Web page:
Bluegrass and banjos in Borneo

Ace banjo player Jake Schepps sent along this fascinating report from his recent trip to Borneo with the Jeff and Vida Band, along with some photos and a video.

The Jeff and Vida Band at the 2009 Rainforest World Music Festival in Borneo - Greg Schochet, Jake Schepps, Jeff Burke and Vida WakemanTwo weeks ago, the Jeff and Vida Band performed at the 12th annual Rainforest World Music Festival. The festival is on the northwest tip of the island of Borneo, outside of Kuching, the capital of the Sarawak region of Malaysia. They host just one string band each year, and we were fortunate enough to be selected for this year’s festival.

Jeff Burke and Vida Wakeman have performed and toured actively as a duo for the last 8 years and most recently they recorded Selma Chalk, (to be released 10/1/09) with a Colorado-based band. The group includes myself on 5-string banjo, Justin Hoffenberg on fiddle, Greg Schochet on mandolin and archtop guitar, and Will Downes on bass.

The festival takes place at the Sarawak Cultural Village, an interactive center with exhibitions on the more than 20 local Borneo tribes, and over 20,000 attendees came to the festival. We were the only group from the US, while the rest came from Chile, Portugal, Poland, Hungary, China, Korea, France, Tanzania, Morocco, Finland, Indonesia, and Malaysia

The band made the 36-hour journey to Borneo, flying from Denver to Los Angeles to Taipei to Kuala Lumpur to Kuching and a bus to Santubong Resort. At the end of this journey we enjoyed the sunset while swimming in the South China Sea (still oblivious to the numerous stinging jellyfish in the area), a dinner of unpronounceable and unrecognizable local dishes, and a few pints of Tiger beer.

Members of the Jeff and Vida Band at a Rianforest Wold Music Festival workshopThe festival begins each afternoon with a series of workshops, and each band member was placed in eclectic settings ranging from 10 guitarists in one group, or 12 women vocalists, or all the tiniest instruments at the festival (including a mandolin, a Brazilian cavaquinho, a Chinese pipa, an Andean charango, and more). “Funsionistas” was my first workshop and included a local tribesman playing a sape, a Malaysian percussionist, a Moroccan on Stratocaster, an Aussie guitarist, and a Korean man playing a clangy cymbal. We each discussed the history of our respective instruments, either in English or using a translator, and played a short solo piece. Then we tried to make music as an ensemble.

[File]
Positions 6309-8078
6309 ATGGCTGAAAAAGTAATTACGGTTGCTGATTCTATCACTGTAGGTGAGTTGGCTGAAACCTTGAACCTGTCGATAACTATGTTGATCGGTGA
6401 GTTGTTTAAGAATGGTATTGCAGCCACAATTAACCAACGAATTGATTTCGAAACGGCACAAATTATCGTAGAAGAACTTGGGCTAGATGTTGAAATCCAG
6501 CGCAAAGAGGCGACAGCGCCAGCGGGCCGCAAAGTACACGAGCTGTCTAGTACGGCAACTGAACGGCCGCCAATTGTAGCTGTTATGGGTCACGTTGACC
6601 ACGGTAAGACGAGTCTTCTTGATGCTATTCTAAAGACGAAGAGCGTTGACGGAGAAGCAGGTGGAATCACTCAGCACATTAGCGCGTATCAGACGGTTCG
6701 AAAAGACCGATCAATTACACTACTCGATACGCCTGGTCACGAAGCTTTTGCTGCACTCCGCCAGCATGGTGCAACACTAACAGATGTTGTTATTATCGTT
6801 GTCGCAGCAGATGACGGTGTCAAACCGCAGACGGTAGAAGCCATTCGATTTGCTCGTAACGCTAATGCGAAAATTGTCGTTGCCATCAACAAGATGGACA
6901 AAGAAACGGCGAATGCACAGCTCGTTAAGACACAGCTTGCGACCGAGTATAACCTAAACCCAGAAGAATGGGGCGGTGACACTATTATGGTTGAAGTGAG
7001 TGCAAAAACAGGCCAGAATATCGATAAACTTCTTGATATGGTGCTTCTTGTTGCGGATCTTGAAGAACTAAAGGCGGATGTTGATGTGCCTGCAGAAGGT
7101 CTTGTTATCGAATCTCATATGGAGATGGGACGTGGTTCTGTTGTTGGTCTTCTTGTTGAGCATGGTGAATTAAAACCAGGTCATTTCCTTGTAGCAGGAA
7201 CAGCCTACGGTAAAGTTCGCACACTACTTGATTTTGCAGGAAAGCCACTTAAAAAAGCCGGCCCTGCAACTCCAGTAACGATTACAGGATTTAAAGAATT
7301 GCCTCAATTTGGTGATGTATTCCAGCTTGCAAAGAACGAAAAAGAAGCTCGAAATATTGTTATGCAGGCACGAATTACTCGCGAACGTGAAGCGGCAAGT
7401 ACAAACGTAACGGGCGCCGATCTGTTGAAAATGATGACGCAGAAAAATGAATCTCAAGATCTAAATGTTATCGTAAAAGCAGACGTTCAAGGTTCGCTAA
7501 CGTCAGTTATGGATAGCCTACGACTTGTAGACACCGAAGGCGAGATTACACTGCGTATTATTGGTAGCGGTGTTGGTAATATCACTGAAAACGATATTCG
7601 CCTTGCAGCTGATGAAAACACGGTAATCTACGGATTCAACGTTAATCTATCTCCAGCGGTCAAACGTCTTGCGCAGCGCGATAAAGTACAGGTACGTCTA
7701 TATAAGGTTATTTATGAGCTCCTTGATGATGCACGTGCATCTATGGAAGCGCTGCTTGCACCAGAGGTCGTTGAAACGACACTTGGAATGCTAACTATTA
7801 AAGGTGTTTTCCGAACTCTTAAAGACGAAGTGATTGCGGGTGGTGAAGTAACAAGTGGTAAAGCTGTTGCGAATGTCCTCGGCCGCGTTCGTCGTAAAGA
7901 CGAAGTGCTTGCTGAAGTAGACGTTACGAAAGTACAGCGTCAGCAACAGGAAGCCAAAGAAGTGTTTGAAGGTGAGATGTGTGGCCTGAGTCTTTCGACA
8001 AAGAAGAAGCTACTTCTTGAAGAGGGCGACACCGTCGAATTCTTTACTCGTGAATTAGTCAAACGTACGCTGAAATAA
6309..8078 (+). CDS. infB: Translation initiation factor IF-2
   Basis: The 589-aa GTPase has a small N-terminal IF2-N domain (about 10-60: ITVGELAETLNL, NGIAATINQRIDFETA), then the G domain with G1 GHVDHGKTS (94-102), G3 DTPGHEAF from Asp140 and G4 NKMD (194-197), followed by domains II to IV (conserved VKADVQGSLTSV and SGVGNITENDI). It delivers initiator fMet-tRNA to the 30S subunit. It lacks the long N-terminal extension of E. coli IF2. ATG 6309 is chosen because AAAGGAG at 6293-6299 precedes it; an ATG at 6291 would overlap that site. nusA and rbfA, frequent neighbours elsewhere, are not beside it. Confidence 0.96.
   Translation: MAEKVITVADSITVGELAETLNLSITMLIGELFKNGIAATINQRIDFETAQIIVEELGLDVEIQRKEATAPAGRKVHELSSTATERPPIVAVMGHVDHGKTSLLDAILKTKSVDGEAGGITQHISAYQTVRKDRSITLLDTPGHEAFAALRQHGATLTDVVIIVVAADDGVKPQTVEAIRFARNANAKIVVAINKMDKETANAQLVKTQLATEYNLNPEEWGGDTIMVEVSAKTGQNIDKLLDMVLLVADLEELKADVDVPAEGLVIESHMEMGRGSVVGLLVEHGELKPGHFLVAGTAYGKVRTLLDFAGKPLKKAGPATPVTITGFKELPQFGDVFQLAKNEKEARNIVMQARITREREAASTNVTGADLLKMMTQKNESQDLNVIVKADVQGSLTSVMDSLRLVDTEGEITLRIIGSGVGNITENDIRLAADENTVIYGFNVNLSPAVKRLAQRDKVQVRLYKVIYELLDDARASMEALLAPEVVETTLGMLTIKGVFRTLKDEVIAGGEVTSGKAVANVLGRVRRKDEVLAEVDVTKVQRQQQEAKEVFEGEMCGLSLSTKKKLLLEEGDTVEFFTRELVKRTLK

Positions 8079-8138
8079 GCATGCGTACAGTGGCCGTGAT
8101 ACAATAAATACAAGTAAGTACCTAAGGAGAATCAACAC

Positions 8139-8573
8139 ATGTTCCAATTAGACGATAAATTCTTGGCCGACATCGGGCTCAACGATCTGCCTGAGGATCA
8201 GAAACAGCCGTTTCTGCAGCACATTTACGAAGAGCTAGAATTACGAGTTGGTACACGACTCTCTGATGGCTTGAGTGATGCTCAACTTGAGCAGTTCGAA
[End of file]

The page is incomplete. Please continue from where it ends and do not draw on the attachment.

While the potential for disaster was close at hand, most of the four workshops I participated in had some genuine moments of cohesiveness and fun. In the “Strings with Energy” workshop, Jeff and I played 9 lb Hammer over a Moroccan percussionist followed by a traditional Chinese melody entitled Kangdang Quingge with two members of Red Chamber (I was familiar with the tune from Abigail Washburn’s Sparrow Quartet album of 2008). One of the best moments was watching Vida sing Take This Hammer at the “Women’s Voices‚Ķ..” workshop and with 2 of the Zawose sisters (from Tanzania) clapping and dancing along.

The group Red Chamber, a quartet of Chinese women living in Vancouver, performs a variety of Chinese and other music from around the world on traditional Chinese instruments.  On their recent album Red Grass they adapted the traditional American fiddle tune Katy Hill and recorded it with John Reischman and the Jaybirds. We worked up the tune and performed it with them during their Friday evening set.The Jeff and Vida Band’s Saturday evening performance was met with remarkable enthusiasm. The crowd listened, learned the words as we played – singing along with verve – and then formed a long conga line that snaked across of the festival grounds. Afterwards we had many people telling us, “You play amazing ‚Äòcountry and western!'” If they only knew.As a performer and attendee of many bluegrass festivals, it was endlessly fascinating to hear our own music come across as “world music.” In this setting rhythmically, harmonically, and aesthetically, we had just as little in common with some of these bands as the Korean ensemble Noreum Machi that played percussion and bamboo flute (check them out on YouTube!).

Not to discount the notion that music as a universal language, as the workshops illustrated. As did the late-night jamming. Groups from 5 continents found much musical common ground and shared tunes to the wee hours. We played Polish tunes in 7/8, Hungarian gypsy tunes played traditionally, and then jamming on them through the gypsy jazz filter with the French band Poum Tchack’s, alongside our Big Sciota and Y’all Come.

One of the highpoints was getting to hear Kumar Karthigesu from the Malaysian group AkashA take a sitar solo on Lady Be Good. Though maybe the Maori tribesman singing Harper Valley PTA takes the cake, yet the Finns and Poles attempting to sing the Star Spangled Banner as we climbed on the bus to make the 36-hour journey home was quite hilarious.

Sunday’s grand finale was a spectacle beyond belief. The Zawose Family from Tanzania laid down a drumbeat, and each of the 17 bands came out one at a time and performed a short piece over their groove. I think I can safely say there has never been a Muleskinner Blues performed quite like that. The extravaganza culminated with all 17 bands on stage playing and jamming for a solid 20 minutes of pure unadorned rhythmic dance party.

One of the most moving moments of the weekend happened during the final moments of the finale, and is an image that sums up the experience. At the front of the stage was a Moroccan man in traditional dress, a New Zealand Maori man in a grass skirt, a New Wave Korean percussionist, and a Tanzanian woman, all unabashedly dancing and gyrating together with 100 musicians from all over the planet behind them, and 10,000 adulating fans in front.

Jake Schepps